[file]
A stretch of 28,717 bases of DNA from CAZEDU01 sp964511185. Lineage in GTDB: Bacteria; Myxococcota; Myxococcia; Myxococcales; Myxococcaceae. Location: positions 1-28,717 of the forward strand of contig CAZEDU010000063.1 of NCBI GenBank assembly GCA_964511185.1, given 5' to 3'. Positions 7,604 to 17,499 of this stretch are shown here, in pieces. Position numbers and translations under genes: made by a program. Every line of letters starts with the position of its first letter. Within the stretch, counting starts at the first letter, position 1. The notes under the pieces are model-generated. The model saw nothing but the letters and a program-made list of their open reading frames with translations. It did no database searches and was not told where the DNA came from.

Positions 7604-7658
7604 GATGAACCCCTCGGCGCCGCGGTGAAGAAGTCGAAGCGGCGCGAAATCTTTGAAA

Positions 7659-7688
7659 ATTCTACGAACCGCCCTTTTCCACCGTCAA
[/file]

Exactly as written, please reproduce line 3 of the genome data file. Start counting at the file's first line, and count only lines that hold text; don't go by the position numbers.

7604 GATGAACCCCTCGGCGCCGCGGTGAAGAAGTCGAAGCGGCGCGAAATCTTTGAAA